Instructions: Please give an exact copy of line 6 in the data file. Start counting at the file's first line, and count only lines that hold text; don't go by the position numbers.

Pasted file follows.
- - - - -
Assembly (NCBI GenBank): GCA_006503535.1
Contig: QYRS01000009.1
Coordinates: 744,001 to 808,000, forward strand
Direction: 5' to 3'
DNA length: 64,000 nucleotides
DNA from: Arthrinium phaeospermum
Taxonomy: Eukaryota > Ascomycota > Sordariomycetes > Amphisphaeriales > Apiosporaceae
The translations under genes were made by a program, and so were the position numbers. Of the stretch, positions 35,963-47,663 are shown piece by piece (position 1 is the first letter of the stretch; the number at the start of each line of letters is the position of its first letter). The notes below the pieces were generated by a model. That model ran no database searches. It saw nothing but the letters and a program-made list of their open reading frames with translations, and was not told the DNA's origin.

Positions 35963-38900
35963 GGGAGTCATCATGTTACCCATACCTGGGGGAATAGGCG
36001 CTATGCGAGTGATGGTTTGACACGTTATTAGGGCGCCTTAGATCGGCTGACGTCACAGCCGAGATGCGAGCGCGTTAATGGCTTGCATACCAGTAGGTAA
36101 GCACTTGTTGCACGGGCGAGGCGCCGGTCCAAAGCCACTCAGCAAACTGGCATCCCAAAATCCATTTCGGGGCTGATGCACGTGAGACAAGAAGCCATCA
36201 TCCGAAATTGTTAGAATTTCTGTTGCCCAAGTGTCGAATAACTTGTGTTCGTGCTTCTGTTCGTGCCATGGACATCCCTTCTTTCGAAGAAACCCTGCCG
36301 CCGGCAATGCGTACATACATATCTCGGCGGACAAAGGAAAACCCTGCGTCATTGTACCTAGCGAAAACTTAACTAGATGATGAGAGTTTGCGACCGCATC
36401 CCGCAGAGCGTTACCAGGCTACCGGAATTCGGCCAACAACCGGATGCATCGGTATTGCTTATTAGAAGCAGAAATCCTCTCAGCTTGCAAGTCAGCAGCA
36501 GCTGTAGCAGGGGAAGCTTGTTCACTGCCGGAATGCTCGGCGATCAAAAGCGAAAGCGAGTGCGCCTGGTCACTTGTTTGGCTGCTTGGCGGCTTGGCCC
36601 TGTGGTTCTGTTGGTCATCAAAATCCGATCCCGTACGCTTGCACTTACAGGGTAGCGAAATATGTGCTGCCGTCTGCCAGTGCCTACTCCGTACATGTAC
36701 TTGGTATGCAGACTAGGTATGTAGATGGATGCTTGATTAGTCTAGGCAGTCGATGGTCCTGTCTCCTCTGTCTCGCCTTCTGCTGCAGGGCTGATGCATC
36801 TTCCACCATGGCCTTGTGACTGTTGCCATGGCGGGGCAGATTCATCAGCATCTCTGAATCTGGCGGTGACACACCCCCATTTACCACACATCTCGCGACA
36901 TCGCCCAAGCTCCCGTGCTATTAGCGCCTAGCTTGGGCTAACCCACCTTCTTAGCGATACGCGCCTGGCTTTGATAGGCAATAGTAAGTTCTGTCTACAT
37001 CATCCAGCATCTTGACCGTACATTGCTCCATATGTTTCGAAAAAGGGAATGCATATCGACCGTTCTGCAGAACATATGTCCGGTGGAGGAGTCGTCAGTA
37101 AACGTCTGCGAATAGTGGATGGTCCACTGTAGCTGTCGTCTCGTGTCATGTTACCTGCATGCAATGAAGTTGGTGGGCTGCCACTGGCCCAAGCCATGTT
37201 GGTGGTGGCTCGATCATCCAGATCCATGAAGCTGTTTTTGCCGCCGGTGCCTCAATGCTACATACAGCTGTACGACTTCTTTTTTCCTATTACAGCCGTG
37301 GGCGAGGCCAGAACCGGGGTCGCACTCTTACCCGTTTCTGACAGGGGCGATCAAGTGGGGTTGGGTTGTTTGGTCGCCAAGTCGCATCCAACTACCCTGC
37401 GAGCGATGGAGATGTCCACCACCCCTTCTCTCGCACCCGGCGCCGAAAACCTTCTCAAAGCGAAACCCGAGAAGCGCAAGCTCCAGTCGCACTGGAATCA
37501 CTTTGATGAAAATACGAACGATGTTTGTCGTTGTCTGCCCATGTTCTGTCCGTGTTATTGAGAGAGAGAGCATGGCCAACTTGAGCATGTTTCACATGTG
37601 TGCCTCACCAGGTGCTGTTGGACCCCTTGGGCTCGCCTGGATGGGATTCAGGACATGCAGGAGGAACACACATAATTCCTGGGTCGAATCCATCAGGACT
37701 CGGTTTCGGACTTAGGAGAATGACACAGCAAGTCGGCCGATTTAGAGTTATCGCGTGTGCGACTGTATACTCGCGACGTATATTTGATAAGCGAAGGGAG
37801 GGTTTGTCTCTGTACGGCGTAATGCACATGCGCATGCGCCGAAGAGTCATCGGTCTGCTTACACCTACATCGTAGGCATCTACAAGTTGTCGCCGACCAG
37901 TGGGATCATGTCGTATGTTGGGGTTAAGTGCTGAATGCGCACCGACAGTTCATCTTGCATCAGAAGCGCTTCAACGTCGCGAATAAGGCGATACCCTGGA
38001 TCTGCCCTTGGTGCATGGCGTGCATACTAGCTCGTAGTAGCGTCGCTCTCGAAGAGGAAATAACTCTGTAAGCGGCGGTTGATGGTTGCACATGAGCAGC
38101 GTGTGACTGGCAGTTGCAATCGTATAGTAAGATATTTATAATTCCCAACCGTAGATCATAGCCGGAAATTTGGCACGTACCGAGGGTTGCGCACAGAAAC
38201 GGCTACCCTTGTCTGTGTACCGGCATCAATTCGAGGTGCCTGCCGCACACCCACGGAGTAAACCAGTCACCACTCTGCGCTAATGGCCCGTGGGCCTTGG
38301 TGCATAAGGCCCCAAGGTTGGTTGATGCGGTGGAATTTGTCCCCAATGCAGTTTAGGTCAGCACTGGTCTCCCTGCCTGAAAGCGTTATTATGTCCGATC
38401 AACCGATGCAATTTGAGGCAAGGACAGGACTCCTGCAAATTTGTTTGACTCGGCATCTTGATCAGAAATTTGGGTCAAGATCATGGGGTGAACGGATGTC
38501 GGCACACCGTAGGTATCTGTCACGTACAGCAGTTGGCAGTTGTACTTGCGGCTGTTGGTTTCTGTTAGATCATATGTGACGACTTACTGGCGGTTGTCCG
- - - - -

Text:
DNA from: Arthrinium phaeospermum